Friday, June 1, 2012

NEWS LINKS | June 1, 2012

SBCTC NEWS LINKS | Articles about – and of interest to – Washington state community and technical colleges




Fashion era ends at Bremerton High School | Retiring teacher prepares for final show

On May 22, the lights will go up …for Madonna Hanna's last fashion show with Bremerton High School. The fashion marketing teacher is retiring in June after a 30-year career of coaching students to be their personal and professional best. … While recovering from injuries [from a January 1987 car accident], she put together a fashion marketing program for Bates Technical College in Tacoma in the fall of 1987. … At Bates, Hanna organized her first Flights of Fancy fashion show for students with disabilities. Over the years, the different projects she's started, like the Bates Buddy Program that paired her technical college students with underprivileged elementary students for mentoring and to put on fashion shows, have earned her a raft of recognition like President George H.W. Bush's 1992 Daily Point of Light award.

When Hanna was still at Bates, she remembers getting a call one day from a strange person who started asking her several questions about her Flights of Fancy program and her job. "I said, excuse me, but who are you? And they paused, and said, 'I'm calling on behalf of the White House,' and my knees went weak."

The Bremerton Patriot, May 15, 2012


Muckleshoot Tribe establishes Higher Education Scholarship program

The Muckleshoot Indian Tribe today announced the establishment of a Higher Education Scholarship program to support Native American students enrolled at one of 12 state universities, community colleges or technical colleges in the 2012 school year. … The Muckleshoot scholarship program will provide $175,000 for the 2012 school year to support between 30 and 45 scholarships for Native American students. … Participating institutions include:  University of Washington, Washington State University, Eastern Washington University, Western Washington University, The Evergreen State College, Central Washington University, Seattle Central Community College, Highline Community College, Green River Community College, Bates Technical College, Renton Technical College, Northwest Indian College

The Auburn Reporter, May 15, 2012


Former Centralia Coach and athletic director honored with Health and Wellness center entryway dedication

Friends, family and Centralia College supporters and alumni turned out Tuesday for the dedication of the entrance hall in the Health and Wellness Center in honor of former athletic director George Gablehouse’s many years of service. The dedication, which includes photos of the 89-yearold former coach and athletic director as well as a jersey with the now-retired number 26, was made possible by a donation from the Michael Smith family.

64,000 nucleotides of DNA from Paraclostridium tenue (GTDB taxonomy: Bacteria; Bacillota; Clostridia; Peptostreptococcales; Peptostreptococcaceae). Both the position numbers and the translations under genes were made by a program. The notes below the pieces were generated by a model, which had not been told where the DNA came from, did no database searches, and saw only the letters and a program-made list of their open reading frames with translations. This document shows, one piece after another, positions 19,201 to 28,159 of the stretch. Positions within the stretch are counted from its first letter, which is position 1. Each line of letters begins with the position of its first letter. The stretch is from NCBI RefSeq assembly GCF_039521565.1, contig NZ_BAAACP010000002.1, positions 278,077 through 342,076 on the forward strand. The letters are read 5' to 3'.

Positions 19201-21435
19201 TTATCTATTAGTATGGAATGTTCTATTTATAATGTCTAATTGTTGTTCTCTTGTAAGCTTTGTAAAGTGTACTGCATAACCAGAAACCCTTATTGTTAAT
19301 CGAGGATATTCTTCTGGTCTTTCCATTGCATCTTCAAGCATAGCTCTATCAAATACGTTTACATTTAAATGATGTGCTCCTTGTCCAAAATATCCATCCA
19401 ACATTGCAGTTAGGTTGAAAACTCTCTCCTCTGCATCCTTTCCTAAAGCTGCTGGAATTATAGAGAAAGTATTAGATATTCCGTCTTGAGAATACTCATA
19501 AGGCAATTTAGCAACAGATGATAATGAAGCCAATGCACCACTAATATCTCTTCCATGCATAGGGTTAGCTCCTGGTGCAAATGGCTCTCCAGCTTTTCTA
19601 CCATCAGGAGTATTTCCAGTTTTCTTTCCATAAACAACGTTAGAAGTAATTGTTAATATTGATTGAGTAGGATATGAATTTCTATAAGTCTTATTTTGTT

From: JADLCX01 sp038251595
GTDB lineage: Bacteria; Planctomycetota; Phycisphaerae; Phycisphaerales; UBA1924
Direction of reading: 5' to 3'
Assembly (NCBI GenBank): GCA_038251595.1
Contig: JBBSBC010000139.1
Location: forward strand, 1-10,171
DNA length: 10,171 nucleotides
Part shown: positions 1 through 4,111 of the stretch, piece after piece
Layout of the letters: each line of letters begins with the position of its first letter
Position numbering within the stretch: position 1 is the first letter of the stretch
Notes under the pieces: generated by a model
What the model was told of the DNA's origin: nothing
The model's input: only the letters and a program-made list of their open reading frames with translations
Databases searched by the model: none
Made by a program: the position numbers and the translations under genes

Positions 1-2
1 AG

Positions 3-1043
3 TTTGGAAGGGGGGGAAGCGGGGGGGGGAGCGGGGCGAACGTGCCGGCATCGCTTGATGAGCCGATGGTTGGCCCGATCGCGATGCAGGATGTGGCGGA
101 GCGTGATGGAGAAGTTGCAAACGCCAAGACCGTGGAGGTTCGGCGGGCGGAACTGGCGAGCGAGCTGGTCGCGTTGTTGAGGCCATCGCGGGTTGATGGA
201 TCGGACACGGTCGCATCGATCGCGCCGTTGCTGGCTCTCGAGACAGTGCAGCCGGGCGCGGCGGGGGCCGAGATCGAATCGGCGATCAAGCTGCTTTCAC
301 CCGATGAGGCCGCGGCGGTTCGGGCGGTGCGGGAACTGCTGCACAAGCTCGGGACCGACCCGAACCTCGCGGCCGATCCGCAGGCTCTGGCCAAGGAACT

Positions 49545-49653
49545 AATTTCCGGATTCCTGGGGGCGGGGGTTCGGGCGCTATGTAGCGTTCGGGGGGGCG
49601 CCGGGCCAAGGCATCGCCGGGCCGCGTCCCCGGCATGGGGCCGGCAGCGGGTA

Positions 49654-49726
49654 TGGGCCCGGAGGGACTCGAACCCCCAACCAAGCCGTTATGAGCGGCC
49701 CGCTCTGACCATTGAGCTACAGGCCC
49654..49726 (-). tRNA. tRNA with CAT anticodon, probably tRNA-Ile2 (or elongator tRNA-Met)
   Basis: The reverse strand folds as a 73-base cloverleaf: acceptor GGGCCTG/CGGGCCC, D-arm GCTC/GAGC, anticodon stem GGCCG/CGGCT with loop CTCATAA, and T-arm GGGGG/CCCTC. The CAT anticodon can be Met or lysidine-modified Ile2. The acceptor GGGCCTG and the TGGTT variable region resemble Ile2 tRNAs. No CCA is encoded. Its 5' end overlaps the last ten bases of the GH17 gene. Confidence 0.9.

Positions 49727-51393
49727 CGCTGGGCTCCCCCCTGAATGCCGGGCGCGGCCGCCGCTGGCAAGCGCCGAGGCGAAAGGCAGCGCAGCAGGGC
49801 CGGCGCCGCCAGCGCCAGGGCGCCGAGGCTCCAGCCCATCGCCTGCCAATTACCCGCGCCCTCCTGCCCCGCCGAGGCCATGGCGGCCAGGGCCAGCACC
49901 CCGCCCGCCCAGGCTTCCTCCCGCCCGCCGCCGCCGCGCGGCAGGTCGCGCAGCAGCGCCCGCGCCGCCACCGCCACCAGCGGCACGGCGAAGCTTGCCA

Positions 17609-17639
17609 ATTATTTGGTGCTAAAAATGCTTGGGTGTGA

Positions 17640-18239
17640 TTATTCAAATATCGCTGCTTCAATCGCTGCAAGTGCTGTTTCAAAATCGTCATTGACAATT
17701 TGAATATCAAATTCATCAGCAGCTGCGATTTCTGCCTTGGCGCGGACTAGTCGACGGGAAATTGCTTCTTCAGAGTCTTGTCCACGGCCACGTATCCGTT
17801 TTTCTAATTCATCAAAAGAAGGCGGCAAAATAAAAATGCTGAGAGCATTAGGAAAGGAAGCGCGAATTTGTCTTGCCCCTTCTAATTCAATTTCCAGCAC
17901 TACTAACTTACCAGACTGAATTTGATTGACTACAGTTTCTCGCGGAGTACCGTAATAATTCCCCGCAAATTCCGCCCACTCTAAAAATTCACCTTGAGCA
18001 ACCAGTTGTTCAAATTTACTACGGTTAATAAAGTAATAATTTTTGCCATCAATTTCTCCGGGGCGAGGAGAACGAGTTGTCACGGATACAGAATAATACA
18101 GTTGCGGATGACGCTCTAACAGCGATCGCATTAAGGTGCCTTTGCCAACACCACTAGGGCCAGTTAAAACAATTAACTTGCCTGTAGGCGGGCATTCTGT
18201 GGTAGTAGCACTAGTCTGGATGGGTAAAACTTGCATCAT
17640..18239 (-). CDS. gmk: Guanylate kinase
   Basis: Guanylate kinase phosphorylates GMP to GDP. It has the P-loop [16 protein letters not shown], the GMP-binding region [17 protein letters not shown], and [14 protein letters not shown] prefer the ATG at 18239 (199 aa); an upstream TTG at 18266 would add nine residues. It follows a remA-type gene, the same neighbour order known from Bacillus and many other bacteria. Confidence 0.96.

The Centralia Chronicle, May 24, 2012


Bates graduation Friday

Marketing and business management graduate Tammy Chalmers will serve as student speaker at the ceremony. Chalmers was twice laid off in the last four years because of the gloomy economy and turned to Bates Technical College to become more competitive in the job market. … She is currently working at a large firm in Renton, and will graduate with an associate of applied science-transfer degree.

The News Tribune, May 17, 2012


Gigi Burke appointed to interim Everett council seat

… the Everett City Council voted Wednesday night to appoint a local businesswoman to temporarily fill the spot left vacant by the death of Councilman Drew Nielsen. The council's choice is Gigi Burke, a former owner of an Arlington-based Anheuser-Busch distributor.  Burke serves on various community boards, including the Public Facilities Board of Comcast Arena and the Board of Trustees at Everett Community College.

The Herald, May 31, 2012


Clarkston man named to WWCC board of trustees

Washington Gov. Chris Gregoire recently announced the appointment of Donald R. McQuary of Clarkston to the Walla Walla Community College Board of Trustees, replacing Jerry Hendrickson, whose term ended.

Lewiston Morning Tribune, May 31, 2012


Centralia College installs wind turbine to power lab

Students investigate feasibility of wind and solar energy in Lewis County …Students at Centralia College are coordinating a clean energy working lab that will provide electricity for the Kiser Natural Outdoor Learning Lab.

Centralia Chronicle, May 31, 2012


New skills center targeted for September start

[District superintendent Michelle Price] said the superintendents involved also are interested in working with Big Bend Community College, possibly offering dual credit courses, having college and community classes at the skills center, and sharing instructors.

Columbia Basin Herald, May 31, 2012